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I have a way of turning everything into an experiment. This can sometimes make a difficult journey or a harsh reality more bearable. Each truth just one of many possible outcomes. Ask, try, see what happens. After my son was born, I was curious about what life with hair would be like. Having been bald most of my adult life, sustaining hair on my head would be a new look for a new mommy. Initially, I had intended to definitely rebirth my bald head no later than a week after having the baby. I imagined how lovely it would be to shed the hair that had began its coils within the sweltering fury of anticipations, frustrations, and the relentless humidity of a D.C. summer. My third trimester, well, actually the whole pregnancy, had many rough and unpretty moments. I’ve often felt that finding my bald head again was just the natural way to mark the passage of hard times.
My hope of a new head was also dependent on an assumption that my then swollen face would gracefully come down just minutes after the baby came out. I was certain I’d get to see myself, my real face, again. I was also sure that folded into that immediate bliss of just meeting my child, would be the sweet homecoming of my feet, whose long ago surrendered form would release the extra fluids and slip effortlessly into the beaded, Ugandan sandals I never did get to wear. I had seen plenty of women in pictures after birth looking so radiant and I was excited about smiling for the camera in my own afterbirth images. But still, most important was my face becoming recognizable to me again, as one of my postpartum fears was looking into mirrors and seeing that the woman left behind in the mothering was not someone I could call beautiful.
On the Mother’s Day before my son was born, I felt the telltale urge to cut off all of my hair. I called my father, who was now also my barber after too many uncomfortable barber shop scenes where my gender, sexuality, sanity, and attractiveness were all open for scrutiny on account of my wanting to be bald. My father and I have a very simple understanding. When I say all gone, he makes it go, all gone– no lines, no fade, no fuss. With the clippers in hand, my father shaves large tufts of hair onto the floor. I love this feeling, the gradual release into freedom, the falling away of old and dead things.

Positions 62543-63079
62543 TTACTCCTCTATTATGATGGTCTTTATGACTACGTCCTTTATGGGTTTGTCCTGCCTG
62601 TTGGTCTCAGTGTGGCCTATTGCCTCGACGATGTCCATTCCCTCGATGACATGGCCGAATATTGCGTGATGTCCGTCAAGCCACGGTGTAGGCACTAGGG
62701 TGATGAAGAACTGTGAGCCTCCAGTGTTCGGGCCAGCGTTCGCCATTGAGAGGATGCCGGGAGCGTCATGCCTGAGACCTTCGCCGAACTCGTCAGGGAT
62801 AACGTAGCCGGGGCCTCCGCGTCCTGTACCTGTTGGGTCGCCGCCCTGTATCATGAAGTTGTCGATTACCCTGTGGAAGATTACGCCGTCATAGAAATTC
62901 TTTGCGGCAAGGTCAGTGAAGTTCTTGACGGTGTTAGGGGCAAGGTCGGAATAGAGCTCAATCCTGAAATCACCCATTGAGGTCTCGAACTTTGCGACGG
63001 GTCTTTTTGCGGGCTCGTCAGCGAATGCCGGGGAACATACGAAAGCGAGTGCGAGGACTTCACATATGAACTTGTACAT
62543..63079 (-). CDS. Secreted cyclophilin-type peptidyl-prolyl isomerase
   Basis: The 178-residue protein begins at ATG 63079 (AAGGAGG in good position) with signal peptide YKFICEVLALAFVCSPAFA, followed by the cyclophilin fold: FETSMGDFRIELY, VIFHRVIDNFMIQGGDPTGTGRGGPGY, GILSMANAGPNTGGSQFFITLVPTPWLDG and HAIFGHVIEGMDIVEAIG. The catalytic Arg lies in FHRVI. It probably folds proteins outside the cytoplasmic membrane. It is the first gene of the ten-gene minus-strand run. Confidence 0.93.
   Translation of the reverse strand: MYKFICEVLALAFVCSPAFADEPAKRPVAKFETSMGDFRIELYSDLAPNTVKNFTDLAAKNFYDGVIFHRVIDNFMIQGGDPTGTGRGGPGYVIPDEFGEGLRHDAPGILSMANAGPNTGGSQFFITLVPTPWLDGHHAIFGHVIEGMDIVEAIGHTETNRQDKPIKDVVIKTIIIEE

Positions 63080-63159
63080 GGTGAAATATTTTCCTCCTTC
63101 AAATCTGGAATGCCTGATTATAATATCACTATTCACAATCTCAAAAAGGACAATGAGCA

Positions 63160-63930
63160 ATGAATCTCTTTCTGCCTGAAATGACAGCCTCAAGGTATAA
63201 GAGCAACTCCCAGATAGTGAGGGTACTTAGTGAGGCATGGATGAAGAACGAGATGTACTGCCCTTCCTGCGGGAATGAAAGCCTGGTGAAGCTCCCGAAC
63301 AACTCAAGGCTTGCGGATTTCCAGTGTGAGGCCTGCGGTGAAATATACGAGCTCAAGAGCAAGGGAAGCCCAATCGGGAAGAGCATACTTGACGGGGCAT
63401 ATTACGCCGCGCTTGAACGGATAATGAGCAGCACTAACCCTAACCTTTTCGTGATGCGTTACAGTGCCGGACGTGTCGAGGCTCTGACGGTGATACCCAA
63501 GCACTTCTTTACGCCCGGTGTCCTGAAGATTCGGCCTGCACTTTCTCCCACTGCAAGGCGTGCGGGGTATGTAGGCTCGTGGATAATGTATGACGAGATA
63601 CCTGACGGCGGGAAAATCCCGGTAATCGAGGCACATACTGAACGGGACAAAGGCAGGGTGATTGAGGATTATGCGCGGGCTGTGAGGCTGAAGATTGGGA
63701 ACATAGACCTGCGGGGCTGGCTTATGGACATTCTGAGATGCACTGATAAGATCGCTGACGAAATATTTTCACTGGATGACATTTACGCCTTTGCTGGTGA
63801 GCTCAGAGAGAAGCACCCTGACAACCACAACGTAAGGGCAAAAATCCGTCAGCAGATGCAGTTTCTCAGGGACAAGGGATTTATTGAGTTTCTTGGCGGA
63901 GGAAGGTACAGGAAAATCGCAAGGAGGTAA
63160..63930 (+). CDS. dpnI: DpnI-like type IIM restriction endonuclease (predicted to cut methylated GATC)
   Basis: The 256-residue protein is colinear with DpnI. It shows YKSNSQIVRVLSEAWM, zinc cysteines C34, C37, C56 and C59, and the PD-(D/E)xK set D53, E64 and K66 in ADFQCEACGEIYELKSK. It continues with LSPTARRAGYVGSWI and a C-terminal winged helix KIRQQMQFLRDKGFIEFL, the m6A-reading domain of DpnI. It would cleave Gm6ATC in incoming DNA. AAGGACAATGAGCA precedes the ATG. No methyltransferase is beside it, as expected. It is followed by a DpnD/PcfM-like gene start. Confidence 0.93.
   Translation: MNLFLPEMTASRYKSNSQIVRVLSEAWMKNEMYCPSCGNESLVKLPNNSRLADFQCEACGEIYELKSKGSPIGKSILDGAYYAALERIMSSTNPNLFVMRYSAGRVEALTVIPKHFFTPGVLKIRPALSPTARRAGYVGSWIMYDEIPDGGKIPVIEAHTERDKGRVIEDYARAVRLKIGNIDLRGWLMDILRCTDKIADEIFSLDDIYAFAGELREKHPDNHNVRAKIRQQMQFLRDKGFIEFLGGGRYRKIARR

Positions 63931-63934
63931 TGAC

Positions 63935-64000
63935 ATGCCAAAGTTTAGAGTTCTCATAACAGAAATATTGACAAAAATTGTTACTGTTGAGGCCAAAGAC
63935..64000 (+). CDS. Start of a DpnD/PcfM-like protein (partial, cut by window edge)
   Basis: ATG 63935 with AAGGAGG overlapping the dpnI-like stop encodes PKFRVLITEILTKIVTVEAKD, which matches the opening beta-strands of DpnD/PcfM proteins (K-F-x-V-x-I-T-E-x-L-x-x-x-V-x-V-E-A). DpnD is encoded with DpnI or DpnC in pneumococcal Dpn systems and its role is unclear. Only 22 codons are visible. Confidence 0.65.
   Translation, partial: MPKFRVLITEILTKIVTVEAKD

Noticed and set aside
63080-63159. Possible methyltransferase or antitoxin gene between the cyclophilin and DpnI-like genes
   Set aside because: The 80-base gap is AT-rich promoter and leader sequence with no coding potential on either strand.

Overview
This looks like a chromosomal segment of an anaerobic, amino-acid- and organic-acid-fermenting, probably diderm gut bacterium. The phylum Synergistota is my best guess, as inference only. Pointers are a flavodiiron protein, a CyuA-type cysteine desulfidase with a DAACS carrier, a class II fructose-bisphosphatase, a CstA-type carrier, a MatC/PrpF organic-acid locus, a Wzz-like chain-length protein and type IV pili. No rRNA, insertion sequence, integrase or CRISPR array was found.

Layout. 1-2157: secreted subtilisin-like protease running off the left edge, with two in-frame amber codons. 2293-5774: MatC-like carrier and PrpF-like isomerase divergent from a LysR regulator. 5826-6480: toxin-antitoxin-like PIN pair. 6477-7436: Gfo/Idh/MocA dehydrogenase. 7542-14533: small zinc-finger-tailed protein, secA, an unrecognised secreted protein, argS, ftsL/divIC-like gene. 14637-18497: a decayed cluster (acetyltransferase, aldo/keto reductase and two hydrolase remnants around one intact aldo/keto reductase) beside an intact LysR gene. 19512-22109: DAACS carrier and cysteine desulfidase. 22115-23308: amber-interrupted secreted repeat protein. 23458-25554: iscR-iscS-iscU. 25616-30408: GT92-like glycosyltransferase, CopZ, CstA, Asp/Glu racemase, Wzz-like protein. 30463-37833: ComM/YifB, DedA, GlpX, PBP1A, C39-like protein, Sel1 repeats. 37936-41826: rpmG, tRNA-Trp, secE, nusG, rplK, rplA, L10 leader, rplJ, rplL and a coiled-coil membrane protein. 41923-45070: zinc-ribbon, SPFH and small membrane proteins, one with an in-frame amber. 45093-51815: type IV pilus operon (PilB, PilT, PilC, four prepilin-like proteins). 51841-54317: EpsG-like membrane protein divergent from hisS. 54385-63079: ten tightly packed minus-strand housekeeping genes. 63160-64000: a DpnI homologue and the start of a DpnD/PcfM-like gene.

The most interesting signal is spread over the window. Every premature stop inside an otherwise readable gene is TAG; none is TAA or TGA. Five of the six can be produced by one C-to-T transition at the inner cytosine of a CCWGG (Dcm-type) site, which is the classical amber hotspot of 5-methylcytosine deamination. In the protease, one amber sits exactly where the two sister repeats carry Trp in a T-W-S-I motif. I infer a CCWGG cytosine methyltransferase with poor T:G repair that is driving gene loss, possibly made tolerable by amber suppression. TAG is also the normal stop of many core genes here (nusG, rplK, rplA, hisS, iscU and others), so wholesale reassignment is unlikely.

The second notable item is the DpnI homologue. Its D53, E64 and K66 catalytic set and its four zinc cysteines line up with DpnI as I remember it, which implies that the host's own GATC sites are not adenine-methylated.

With my head space renewed, I felt ready to embrace the unknowns of the final trimester. I was all set to let that hair grow until right after the birth, but a strange thing happened. It turned out that I did not like how I looked. And I had a real blockage around going back to bald when I was so unhappy with my face. I didn’t feel gorgeous in any of the pictures taken in those first days of my son’s life. Where’s my radiant glow? I had wondered. Instead I remember being so, so ashy in every frame. I still cringe at the image of my severely chapped lips in the picture my partner texted out to his family. He claims to have not noticed the crud on my face.
So, I was like, okay, let me give it a few weeks. But neither my face nor my feet came back in a few weeks, or a month, or even several months. Everything is new here. At some point I became open to changing the script. Why not grow hair, anyway. I mean, I did just have a baby and all. I could just say that having hair was a part of my new mothering flow. And to be honest, I was intrigued by the idea of being able to wear my hair in some intricate cornrows style that could only happen if I actually let my hair grow for once. I stopped looking so intently for my old face to return, and slowly began noticing a new depth in my eyes, a vibrant undertone to my skin, a nuanced delight inside my smile. It’s the little things that make us who we are. Mommy Binah was beautiful too, I was beginning to see.
And all this time, my hair was growing and growing. The realness of trying to nurture a natural ‘do after years of having little to no hair was too much for me though. Two-day processes to shampoo, detangle, oil, twist. Wear a scarf at night…say what? Not only was my hair knotted and breaking off badly from neglect, but the winter air was only making things worse. The edges were losing their ground, and the spot on my scalp where I always pick had thinned under the stress of my worry-laden fingers. I was beginning to need to wrap my hair because it was chronically “undone.” And because I am always self-conscious that the spot I’ve picked at on the top, left side of my head– just over my parietal lobe (…writing about my special relationship to this part of the brain in a future post)– would be conspicuous, since my mini afro would not be thick and full throughout. But most of all, I really just felt so uninspired to do my hair. It took so much time away from me being able to be present with the munchkin. And this concludes our experiment.
I snap photos of my father cutting off all the hair that has been growing for the better part of a year, This hair knows my most intimate transformation, be(come)ing a mother. I am grateful that it’s been with me, but I am also ecstatic about meeting my new baldie. Munchkin didn’t get the memo to please take a nap while mommy gets her hair cut. He fusses intermittently in his grandmother’s arms. My mother bounces him in her lap and breaks into another rousing rendition of Supercalifragilisticexpialidocious. This redirects his attention away from wanting to nurse for a few more minutes, We’ve bought a little more time so that my father can check and recheck that all the edges have been shaved clean. I am extremely particular when it comes to my new head.
Of course now I am freezing, but I feel so good. I love my head. I will be revisiting my baldie process in future posts. For now, I just wanted to acknowledge the big step I made by embracing my new mommy face with a brand new bald head!